THE ISSUE OF RESPONSIBILITY AND EFFICIENCY IN THE CONCEPT OF TOP MANAGER LIFESTYLE
Keywords:Lifestyle, Professional Area, Non-Work Activities, Personal Responsibility, Work Efficiency
The article focuses on the top manager lifestyle. The author describes a structure of time allocation by a top manager to individual activities in both professional area and non-work activities it in the context of responsibility towards himself/herself, his/her family and the company in which he/she functions. Simultaneously, it describes the mutual interaction between efficiency and managerial lifestyle models. The research has been carried out by means of questioning using a questionnaire prepared by the author for this occasion which included closed and semi-closed questions, by means of document analysis method, i.e. the technique of assignment content analysis under the Personal Effectiveness and Managerial Task module (MBA Senior Executive Programme) and by means of questioning using a semi-standardized interview. The exploration technique mentioned as the last one was selected to provide for more detailed information concerning the issue researched. The author has come to a conclusion that the time spent in the working environment is identical for both sexes. The male/female managers differ with regard to the time structure and allocation to individual activities in the area outside the working environment, in particular in children and household care. Female managers spend more time on these categories at the expense of recreational activities, self-education and individual studies. Male managers have a greater part of the time pie dedicated to sporting activities, study and self-education and participation in public affairs. Top managers have high competencies which come with obligations and responsibility for an effective decision-making process, measures and efficient provision of processes related to the set objectives which are in keeping with the company strategy. This responsibility is carried out under the following relationship structure: manager – company, manager – family and manager – him/her self. The ability to coordinate private and working life has a positive impact not only on the psychological and physical sides of the individual in question but also has a significant influence on the efficiency of his/her managerial decisions and productivity of his/her performance at work.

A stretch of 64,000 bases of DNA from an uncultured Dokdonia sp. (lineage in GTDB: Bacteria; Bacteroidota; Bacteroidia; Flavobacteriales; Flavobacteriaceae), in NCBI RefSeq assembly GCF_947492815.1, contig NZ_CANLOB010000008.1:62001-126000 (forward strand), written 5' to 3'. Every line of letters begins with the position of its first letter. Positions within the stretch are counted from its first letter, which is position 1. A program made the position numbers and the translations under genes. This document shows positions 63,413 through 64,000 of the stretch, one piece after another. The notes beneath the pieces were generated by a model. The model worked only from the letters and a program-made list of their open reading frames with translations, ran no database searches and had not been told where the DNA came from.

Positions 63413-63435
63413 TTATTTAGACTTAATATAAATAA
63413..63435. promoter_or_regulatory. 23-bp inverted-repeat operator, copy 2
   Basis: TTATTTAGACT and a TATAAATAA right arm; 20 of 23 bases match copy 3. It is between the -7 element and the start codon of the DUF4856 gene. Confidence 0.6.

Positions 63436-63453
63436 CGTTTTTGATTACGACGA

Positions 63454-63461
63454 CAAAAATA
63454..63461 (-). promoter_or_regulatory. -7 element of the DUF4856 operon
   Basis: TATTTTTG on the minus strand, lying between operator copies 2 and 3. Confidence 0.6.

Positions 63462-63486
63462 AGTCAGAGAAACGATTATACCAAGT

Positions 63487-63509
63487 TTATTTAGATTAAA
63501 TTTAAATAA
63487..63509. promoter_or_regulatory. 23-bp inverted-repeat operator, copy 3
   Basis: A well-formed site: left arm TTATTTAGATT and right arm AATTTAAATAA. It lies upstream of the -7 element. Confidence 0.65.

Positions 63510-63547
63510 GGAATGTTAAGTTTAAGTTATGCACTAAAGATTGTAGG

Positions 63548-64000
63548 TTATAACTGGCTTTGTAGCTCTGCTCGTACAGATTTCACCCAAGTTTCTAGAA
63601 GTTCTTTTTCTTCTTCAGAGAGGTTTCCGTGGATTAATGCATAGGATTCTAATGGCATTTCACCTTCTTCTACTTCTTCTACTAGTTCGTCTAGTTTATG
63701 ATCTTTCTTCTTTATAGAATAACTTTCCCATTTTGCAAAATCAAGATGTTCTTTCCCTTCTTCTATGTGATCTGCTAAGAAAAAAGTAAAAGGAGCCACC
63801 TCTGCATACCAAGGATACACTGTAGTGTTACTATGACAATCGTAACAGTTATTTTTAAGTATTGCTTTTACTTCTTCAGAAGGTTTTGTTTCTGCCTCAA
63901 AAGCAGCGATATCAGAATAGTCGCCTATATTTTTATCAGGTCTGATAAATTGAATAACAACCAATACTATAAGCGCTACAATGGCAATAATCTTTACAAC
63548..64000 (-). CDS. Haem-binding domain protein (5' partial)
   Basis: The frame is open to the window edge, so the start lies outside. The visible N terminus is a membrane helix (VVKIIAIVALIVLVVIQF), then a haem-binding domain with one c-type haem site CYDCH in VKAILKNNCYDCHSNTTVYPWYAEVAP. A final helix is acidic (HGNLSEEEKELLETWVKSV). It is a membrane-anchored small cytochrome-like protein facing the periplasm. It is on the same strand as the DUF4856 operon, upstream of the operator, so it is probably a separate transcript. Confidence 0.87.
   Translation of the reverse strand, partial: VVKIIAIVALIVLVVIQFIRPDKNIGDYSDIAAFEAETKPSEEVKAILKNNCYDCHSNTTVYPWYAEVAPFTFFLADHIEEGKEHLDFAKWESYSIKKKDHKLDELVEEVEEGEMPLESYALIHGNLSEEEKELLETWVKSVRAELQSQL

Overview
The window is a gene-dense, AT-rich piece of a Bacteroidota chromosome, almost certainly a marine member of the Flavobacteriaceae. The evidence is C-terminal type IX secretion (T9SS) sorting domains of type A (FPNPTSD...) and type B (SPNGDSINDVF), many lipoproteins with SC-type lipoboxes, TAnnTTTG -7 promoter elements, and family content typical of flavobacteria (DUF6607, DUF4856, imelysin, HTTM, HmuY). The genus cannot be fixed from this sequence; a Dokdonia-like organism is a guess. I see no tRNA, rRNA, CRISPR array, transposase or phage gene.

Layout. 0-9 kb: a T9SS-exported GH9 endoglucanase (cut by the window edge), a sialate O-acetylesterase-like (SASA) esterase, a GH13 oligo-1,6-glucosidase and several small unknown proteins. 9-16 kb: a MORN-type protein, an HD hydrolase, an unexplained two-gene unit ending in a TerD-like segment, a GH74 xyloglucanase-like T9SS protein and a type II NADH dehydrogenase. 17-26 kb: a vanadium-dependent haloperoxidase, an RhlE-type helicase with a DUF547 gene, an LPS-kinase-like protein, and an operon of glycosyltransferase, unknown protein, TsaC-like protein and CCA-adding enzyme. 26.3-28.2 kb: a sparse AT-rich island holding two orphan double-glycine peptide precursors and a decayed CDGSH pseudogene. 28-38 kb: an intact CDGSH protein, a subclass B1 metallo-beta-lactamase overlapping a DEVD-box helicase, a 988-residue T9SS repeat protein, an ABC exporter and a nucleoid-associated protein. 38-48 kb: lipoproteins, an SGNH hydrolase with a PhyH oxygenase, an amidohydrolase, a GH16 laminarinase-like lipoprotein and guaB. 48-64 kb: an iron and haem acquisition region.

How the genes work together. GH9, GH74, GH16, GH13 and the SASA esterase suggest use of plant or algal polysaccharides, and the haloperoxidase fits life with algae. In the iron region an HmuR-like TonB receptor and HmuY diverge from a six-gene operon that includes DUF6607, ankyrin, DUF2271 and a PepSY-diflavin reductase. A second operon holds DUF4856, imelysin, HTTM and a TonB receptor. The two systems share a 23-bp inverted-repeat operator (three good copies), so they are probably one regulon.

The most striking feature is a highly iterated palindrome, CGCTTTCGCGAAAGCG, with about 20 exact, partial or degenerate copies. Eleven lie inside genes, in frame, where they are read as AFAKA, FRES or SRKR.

Arnold, J. et al (2007) Work Psychology, Prague: Computer Press.
Fassel, D. (2000) Working Ourselves To Death, Lincoln: iUniverse.com.
Furnham, A. (2005) The People Business, Psychological Reflection of Management”, Palgrave Macmillan.
Hajná, Z. (ed.) (2006) Work and Life Balance, Czech Women Association.
Hall, K. (2006) A Life in Balance, Nourishing the Four Roots of True Happiness. Amacon.
Johnston, R. and Smith Walker (2001) Life Is Not Work; Work Is Not Life: Simple Reminder for Finding Balance in a 24/7 World, GA: Wildcat Canyon Press.
Johnson, M. R. and Thorne, P. (2000) Getting a Life in the Killing Fields of Work, London: Naomi Roth Publishing.
Jones, F. et al (2006) Work-Life Balance, London: Psychology Press.
Nešpor, K. (1999) Work addiction, Prague: Grada.
Novotný, I. and Surynek, A. (2006) Sociology for economists, Prague: Grada.
Pauknerová et al (2007) Psychology for economists and managers, Prague: Grada.
Yost, C. W. (2004) Work + Life, Finding the Fit That´s Right for You, Copyright by Cali Williams Yost.
How to Cite
Authors declare with this manuscript intended for publication to ERIES Journal that:
- all co-authors agree with the publication of the manuscript even after amendments arising from peer review;
- all co-authors agree with the posting of the full text of this work on the web page of ERIES Journal and to the inclusion of references in databases accessible on the internet;
- no results of other researchers were used in the submitted manuscript without their consent, proper citation, or acknowledgement of their cooperation or material provided;
- the results (or any part of them) used in the manuscript have not been sent for publication to any other journal nor have they already been published (or if so, that the relevant works are cited in this manuscript);
- submission of the manuscript for publication was completed in accordance with the publishing regulations pertaining to place of work;
- experiments performed comply with current laws and written consent of the Scientific Ethics Committee / National Animal Care Authority (as is mentioned in the manuscript submitted);
- grant holders confirm that they have been informed of the submitted manuscript and they agree to its publication.
Authors retain copyright and grant ERIES Journal right of first publication with the work simultaneously licensed under a Creative Commons Attribution License that allows others to share the published work with an acknowledgement of its initial publication in ERIES Journal. Moreover, authors are able to post the published work in an institutional repository with an acknowledgement of its initial publication in ERIES Journal. In addition, authors are permitted and encouraged to post the published work online (e.g. institutional repositories or on their website) as it can lead to productive exchanges, as well as earlier and greater citation of published work.